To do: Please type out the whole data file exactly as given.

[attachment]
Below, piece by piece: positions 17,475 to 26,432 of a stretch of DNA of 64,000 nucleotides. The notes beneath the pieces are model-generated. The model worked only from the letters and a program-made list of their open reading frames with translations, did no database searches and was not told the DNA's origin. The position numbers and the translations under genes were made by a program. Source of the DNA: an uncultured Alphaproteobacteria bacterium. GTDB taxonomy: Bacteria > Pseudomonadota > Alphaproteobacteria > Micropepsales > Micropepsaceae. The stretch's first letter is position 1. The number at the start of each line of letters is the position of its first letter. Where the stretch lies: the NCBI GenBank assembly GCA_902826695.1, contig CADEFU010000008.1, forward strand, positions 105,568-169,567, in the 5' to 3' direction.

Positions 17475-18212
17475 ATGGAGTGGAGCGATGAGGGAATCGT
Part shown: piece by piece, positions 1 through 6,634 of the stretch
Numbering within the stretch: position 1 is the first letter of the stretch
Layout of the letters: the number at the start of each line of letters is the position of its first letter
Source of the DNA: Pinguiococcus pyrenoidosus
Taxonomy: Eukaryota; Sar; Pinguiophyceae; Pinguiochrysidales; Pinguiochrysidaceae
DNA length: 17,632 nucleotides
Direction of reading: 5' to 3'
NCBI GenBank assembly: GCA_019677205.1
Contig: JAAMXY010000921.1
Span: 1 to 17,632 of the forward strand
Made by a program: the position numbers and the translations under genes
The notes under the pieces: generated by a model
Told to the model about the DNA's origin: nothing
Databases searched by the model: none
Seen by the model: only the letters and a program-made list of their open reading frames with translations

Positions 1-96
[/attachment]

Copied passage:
Below, piece by piece: positions 17,475 to 26,432 of a stretch of DNA of 64,000 nucleotides. The notes beneath the pieces are model-generated. The model worked only from the letters and a program-made list of their open reading frames with translations, did no database searches and was not told the DNA's origin. The position numbers and the translations under genes were made by a program. Source of the DNA: an uncultured Alphaproteobacteria bacterium. GTDB taxonomy: Bacteria > Pseudomonadota > Alphaproteobacteria > Micropepsales > Micropepsaceae. The stretch's first letter is position 1. The number at the start of each line of letters is the position of its first letter. Where the stretch lies: the NCBI GenBank assembly GCA_902826695.1, contig CADEFU010000008.1, forward strand, positions 105,568-169,567, in the 5' to 3' direction.

Positions 17475-18212
17475 ATGGAGTGGAGCGATGAGGGAATCGT
Part shown: piece by piece, positions 1 through 6,634 of the stretch
Numbering within the stretch: position 1 is the first letter of the stretch
Layout of the letters: the number at the start of each line of letters is the position of its first letter
Source of the DNA: Pinguiococcus pyrenoidosus
Taxonomy: Eukaryota; Sar; Pinguiophyceae; Pinguiochrysidales; Pinguiochrysidaceae
DNA length: 17,632 nucleotides
Direction of reading: 5' to 3'
NCBI GenBank assembly: GCA_019677205.1
Contig: JAAMXY010000921.1
Span: 1 to 17,632 of the forward strand
Made by a program: the position numbers and the translations under genes
The notes under the pieces: generated by a model
Told to the model about the DNA's origin: nothing
Databases searched by the model: none
Seen by the model: only the letters and a program-made list of their open reading frames with translations

Positions 1-96